Priya collecting kelp in a bucket along a shoreline with snow in the background

My PhD research has taken me from Trinidad and Tobago in the Caribbean, up to the southwest tip of Ireland and also all the way to the north of Norway, within the Arctic Circle, to look at the applications of ensiled kelp. In Norway, I researched kelp as a biostimulants and as a food source. If you are interested, you can find a vegan seaweed scone recipe of my creation.  

There are many factors that go into making a good grass silage, and  to make a good seaweed silage, all the ‘grass’ factors must be considered as well as all the novel seaweed factors. Needless to say, this has taken a long time to get right. Some of the challenges include: a high moisture content and seasonality. Kelps are highly seasonal in terms of biomass availability and their chemical composition also varies from species to species. My preliminary results have indicated that it is possible to ensile various kelps and that several high value products are preserved and created in the process. The ensiled products contains relatively high amounts of mannitol, lactic acid and alginate which are all useful products that can be biorefined.

The full potential for ensiled seaweed is unknown, but for starters, it can be biorefined for lactic acid and other compounds, or used for pharmaceutical extractions, or maybe applied as a fertilizer or possibly as an animal feed additive. Currently Ireland has one of the most productive seaweed industries in Europe, but the kelp industry only makes up a small portion of it. This is due to a number of factors, including accessibility and the cost of drying facilities. Improving processing methods and advancing research on the applications of ensiled kelp, we can support Ireland’s seaweed farmers in this growing market.

Essentially, kelps are a wonderfully interesting and valuable resource. They provide for the marine ecosystem and can also provide directly to us humans. Compared to plants there has been very little research undertaken on kelp and seaweed in general. As we continue to explore the wonders of kelp, we must do so sustainably and circularly to avoid repeating the mistakes of the past.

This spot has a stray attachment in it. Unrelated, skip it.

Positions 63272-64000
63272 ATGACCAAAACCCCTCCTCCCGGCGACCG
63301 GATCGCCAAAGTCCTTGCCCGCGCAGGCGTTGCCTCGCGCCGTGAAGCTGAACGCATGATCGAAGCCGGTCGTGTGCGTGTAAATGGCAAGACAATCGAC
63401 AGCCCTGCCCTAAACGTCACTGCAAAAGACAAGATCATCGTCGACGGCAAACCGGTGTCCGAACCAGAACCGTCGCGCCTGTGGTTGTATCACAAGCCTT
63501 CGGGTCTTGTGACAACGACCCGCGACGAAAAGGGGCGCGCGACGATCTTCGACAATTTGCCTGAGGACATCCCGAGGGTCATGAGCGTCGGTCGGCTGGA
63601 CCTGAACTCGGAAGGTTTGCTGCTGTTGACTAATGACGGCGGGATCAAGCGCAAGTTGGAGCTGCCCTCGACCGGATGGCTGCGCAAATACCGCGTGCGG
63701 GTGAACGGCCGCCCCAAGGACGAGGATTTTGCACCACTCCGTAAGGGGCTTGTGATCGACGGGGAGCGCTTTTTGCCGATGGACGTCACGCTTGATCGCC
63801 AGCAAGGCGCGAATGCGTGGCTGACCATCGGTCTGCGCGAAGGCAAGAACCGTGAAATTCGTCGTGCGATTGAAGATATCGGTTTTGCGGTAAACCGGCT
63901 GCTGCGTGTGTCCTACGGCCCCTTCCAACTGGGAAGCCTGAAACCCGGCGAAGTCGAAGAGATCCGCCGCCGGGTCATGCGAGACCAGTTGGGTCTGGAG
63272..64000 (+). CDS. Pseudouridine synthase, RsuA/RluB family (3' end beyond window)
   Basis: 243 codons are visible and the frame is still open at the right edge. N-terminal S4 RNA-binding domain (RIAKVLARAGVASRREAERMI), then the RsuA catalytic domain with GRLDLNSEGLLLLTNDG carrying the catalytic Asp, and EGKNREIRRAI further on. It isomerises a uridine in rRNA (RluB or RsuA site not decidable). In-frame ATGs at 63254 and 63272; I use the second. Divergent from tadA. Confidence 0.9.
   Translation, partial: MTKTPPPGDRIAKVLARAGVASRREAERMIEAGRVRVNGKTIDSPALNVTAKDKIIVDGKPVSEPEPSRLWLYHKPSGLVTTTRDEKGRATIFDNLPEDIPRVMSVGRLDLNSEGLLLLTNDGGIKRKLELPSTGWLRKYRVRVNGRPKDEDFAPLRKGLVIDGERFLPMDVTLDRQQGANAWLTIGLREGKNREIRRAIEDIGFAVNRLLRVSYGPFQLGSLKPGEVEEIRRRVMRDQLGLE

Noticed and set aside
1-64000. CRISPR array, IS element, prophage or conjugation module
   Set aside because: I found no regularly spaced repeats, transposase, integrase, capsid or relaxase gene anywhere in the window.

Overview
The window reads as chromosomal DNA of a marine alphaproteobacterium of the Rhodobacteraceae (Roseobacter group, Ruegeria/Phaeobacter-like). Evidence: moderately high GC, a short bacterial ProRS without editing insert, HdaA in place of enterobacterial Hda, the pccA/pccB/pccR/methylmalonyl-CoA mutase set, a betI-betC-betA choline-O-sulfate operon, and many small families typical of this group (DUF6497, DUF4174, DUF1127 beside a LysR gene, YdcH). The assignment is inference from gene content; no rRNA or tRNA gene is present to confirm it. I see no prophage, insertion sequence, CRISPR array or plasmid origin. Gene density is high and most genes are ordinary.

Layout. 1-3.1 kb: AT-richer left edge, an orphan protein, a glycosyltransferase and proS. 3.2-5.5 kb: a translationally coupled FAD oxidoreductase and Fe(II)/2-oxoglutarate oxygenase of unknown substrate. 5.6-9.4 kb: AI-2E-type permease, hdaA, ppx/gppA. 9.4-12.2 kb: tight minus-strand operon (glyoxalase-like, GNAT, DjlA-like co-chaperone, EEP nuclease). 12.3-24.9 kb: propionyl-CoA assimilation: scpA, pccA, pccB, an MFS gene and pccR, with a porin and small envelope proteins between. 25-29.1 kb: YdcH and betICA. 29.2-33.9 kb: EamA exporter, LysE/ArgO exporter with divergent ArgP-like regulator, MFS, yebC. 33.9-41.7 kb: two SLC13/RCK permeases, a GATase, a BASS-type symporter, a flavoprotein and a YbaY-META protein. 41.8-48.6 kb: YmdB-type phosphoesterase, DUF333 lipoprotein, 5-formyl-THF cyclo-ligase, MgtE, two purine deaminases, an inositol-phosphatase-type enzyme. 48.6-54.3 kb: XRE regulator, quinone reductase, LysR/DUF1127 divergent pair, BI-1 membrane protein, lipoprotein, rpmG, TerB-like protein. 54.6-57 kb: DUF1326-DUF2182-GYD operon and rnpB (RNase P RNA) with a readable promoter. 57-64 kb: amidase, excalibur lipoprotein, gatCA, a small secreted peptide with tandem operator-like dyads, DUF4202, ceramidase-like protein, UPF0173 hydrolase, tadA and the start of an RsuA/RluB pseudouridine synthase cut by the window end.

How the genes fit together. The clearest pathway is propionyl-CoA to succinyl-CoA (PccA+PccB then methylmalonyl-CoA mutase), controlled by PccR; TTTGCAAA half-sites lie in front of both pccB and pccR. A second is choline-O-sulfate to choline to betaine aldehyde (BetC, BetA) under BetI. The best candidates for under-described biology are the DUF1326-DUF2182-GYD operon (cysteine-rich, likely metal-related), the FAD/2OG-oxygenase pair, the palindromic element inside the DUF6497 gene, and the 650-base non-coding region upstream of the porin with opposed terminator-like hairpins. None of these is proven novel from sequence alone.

Essay first published 1 September 2023.

About the author

Priya Pollard is from the UCD School of Biosystems and Food Engineering  and is based at the Bantry Marine Research Station, Co. Cork as part of the Innovative Training Network (INT) AgRefine. Her research involves ensiling kelp to preserve its biomass, as an alternative to oven drying. Ms. Pollard also holds a MSc. Integrated Coastal and Ocean Management (ICOM) from the University of Trinidad and Tobago, Marine Sciences Department and a BSc. Major Biology and Minor Environmental Biology from the University of the West Indies, St. Augustine Campus.

To connect with Priya and learn more about her research, click here and select your preferred platform to do so https://linktr.ee/priya.pollard.

About the series

The A-Z of Environmental and Sustainability Research is a new series of short essays by UCD postdoctoral and postgraduate researchers, technical and research support staff, about their work. The series is developed and curated by the Earth Institute Associate Member Committee led by Hannah Gould, a PhD student at BiOrbic and the UCD School of Architecture, Planning and Environmental Policy, and Earth Institute Communications and Engagement Officer Liz Bruton. If you'd like to submit a piece for the series do get in touch!

Find out more about the Anthropocene with Nick ScroxtonBees with Katherine BurnsCannabis with Caroline DowlingDegrowth with Ciarán O'BrienEducation with Georgina Fagan, Finance with Shane McGuinnessGaia with Federico Cerrone, Hydrometry with Kate de Smeth, Innovation with Hannah Gould, Justice with Lauren Minion, and Kelp with Priya Pollard in our latest essays.

Further reading

Lange, L., Bak, U.G., Hansen, S.C.B., Gregersen, O., Harmsen, P., Karlsson, E.N., Meyer, A., Mikkelsen, M.D., Van Den Broek, L., Hreggviðsson, G.Ó. (2020) ‘Opportunities for seaweed biorefinery’, Sustainable Seaweed Technologies, 3–31. https://doi.org/10.1016/B978-0-12-817943-7.00001-9

Review of the Irish Seaweed Aquaculture Sector and Strategy for its development to 2023 (2023): https://bim.ie/wp-content/uploads/2023/05/BIM-IMAS-Strategy.pdf